by Peter Hanley-Walsh
The old adage that ‘wealth creates wealth’ needs adjusting.
Currently wealth inequality is a significant threat to individual liberty in the United Kingdom – it doubles income inequality. The wealthiest ten per cent of households own 45 per cent of the nation’s wealth, while the least wealthy half of all households own just nine per cent [Institute for Public Policy Research, 2017]. This equates to an average of £1.32m owned by each individual in the top ten per cent and a measly £3,200 owned by the bottom half – over 400 times less. One of the few ways for a non-wealthy person to accumulate wealth is to secure a high paying job – another is entrepreneurship – and one of the main purposes of tax in this country is the redistribution of wealth.
So why do we tax income and entrepreneurship, through corporation tax, instead of taxing wealth? Hard work should be rewarded not punished and individuals should be incentivised to better their financial situations, instead of facing higher taxes for succeeding professionally.
My proposition is that the government scraps income tax, this would provide workers with an additional £181 billion each year [HM Revenue and Customs, 2018]. To compensate, wealth should be taxed at a 95 per cent rate upon the death of an individual due to the distinct advantages it offers its possessor, this is necessary to ensure true equality of opportunity. The U.K. has an estimated £11.1 trillion in private accumulated wealth [Office for National Statistics, 2015], and, with the majority in the hands of older generations [D’Arcy and Gardiner, 2017], a high inheritance tax would compensate for the fall in funding for public services over the next few decades. As well as this, the increased household income would drive the market for private healthcare and education as more individuals look to increase the quality of the services they consume, reducing the demand for public services. This reduced demand would help relieve any potential pressure on the NHS and state-maintained schools, which currently require £242.2 billion to run [Office for National Statistics, 2018; The Institute for Fiscal Studies, Nuffield Foundation, 2018], that could arise from less government funding in the short run. The UK would be allowed to move away from the ‘nanny state’ for the first time in eight decades and low wealth individuals can start to escape indigency.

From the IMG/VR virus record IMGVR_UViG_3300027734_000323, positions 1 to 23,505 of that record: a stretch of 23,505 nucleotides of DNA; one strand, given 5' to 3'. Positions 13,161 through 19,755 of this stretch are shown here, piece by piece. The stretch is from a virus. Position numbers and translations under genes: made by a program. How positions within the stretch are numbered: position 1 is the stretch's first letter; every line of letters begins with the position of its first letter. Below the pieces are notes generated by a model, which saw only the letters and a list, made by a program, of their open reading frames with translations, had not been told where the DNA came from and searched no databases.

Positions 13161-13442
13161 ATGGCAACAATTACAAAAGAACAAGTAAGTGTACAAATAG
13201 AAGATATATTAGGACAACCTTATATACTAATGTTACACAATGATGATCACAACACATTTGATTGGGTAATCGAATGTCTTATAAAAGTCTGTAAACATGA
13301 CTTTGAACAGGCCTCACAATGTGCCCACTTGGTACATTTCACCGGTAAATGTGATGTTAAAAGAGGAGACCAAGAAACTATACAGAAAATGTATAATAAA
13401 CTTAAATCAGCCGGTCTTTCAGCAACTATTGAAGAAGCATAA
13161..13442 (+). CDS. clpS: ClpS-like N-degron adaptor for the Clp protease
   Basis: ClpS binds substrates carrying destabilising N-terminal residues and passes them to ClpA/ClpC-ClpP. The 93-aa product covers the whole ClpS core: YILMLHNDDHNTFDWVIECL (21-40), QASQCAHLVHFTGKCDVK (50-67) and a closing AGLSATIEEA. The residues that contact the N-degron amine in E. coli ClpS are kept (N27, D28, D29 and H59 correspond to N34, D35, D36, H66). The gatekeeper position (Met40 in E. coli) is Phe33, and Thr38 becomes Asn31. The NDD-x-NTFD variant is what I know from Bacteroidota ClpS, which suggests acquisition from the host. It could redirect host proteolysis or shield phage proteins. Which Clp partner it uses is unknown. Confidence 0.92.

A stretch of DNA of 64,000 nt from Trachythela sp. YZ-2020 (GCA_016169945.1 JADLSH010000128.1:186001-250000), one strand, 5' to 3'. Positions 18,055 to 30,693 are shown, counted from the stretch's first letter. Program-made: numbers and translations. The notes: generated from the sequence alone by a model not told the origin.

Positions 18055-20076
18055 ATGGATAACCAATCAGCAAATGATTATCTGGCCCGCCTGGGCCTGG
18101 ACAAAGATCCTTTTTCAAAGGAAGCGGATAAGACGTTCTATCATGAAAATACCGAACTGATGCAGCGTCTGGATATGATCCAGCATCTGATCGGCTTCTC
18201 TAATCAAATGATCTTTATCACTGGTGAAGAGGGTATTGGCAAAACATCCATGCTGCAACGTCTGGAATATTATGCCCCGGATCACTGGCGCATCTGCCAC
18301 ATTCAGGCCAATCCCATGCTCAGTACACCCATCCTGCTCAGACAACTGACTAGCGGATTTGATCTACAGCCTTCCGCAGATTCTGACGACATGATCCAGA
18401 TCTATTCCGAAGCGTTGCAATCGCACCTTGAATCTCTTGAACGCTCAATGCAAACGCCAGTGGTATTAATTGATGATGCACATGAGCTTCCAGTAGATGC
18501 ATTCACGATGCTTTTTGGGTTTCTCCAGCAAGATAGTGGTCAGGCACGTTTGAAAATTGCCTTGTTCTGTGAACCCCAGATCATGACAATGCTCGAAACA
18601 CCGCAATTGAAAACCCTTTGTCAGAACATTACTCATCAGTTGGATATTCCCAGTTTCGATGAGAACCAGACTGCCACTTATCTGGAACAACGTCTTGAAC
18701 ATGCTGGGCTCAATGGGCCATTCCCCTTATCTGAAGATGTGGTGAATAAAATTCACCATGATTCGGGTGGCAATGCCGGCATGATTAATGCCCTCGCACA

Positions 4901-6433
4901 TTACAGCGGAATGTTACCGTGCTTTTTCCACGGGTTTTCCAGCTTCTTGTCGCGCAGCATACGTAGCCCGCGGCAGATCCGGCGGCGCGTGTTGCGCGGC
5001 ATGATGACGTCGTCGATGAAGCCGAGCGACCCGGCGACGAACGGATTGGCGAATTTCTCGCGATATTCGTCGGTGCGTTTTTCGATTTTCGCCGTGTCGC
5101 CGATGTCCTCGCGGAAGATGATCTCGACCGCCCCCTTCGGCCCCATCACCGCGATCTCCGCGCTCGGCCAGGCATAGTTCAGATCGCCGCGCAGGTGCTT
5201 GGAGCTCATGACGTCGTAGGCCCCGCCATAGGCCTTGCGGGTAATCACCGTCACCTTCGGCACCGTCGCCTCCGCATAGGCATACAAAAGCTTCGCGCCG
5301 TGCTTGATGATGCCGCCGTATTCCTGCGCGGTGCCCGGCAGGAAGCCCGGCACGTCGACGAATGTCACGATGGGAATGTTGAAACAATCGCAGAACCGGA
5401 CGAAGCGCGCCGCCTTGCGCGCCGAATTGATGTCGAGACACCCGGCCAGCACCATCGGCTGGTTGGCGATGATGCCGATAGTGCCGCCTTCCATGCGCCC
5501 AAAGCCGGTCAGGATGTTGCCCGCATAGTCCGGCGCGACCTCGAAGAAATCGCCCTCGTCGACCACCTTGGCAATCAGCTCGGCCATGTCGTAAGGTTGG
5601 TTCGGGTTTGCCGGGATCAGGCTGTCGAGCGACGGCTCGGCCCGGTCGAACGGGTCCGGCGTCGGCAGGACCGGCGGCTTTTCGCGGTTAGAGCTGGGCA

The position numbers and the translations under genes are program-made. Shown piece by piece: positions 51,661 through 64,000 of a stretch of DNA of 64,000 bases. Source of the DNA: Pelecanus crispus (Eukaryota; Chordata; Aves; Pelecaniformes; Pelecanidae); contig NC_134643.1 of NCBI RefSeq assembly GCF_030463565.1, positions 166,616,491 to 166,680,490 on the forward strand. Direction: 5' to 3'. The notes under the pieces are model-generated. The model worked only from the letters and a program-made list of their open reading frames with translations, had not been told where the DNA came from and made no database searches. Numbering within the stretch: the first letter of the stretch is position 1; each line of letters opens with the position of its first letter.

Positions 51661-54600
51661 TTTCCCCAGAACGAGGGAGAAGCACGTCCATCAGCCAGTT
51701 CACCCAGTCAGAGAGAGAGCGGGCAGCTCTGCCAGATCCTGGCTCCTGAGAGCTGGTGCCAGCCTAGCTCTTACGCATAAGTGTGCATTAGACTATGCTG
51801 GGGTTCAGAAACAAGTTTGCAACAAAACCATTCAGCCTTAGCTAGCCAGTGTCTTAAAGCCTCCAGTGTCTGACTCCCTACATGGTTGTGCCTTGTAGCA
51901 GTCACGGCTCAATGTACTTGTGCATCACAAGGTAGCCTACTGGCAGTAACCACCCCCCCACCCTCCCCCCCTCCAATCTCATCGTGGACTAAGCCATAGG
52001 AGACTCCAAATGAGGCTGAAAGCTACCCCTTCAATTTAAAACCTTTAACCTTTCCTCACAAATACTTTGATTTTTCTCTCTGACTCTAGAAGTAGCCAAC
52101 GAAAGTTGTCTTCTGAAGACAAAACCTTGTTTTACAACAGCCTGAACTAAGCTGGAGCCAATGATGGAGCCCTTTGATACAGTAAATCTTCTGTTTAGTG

The wealth tax would also usher out rent-seeking and complacency from the heirs of our country’s wealth as their safety nets are removed upon the death of their parents. Some may accuse this reform of advocating barbaric authoritarianism by “robbing” “rightful heirs” of their “entitlement” to the fruits of their ancestors’ labour, but why are they entitled to such wealth? Parents can ensure their children have a very high standard of living, are provided with an excellent education and are earning extraordinary incomes whilst they are alive – why should they also bequeath millions of pounds to them?
In this system, you would still have a degree of income inequality but it would be majorly reduced with time – due to the opportunities to earn high salaries that are now provided to the traditionally less wealthy. Also, those at the top would now primarily be working for their wealth and would still be able to consign levels of wealth to their children that 95 per cent of people will never see in their lifetimes – for example, £5 million from a fortune of £100 million [Institute for Public Policy Research, 2017].
The universal tax would apply to all UK citizens, no matter how wealthy, and would slowly strip our country of the institutions that reinforce institutionalised classism and wealth inequality. Selective schools would now almost exclusively be filled with the children of parents who worked for their wealth instead of traditionally wealthy families, and still be able to charge the fees that fairly reflect the market value of the education and opportunities they offer. As well as this, fees for independent schools would likely decrease from increased levels of demand and competition from new, cheaper alternatives such as the schools operated by Global Education Management Systems in the Middle East [Verkaik, 2018]. The House of Commons could be filled with ambitious visionaries who run for parliament based on their beliefs and will to benefit the country, instead of career politicians who run for status and exit opportunities.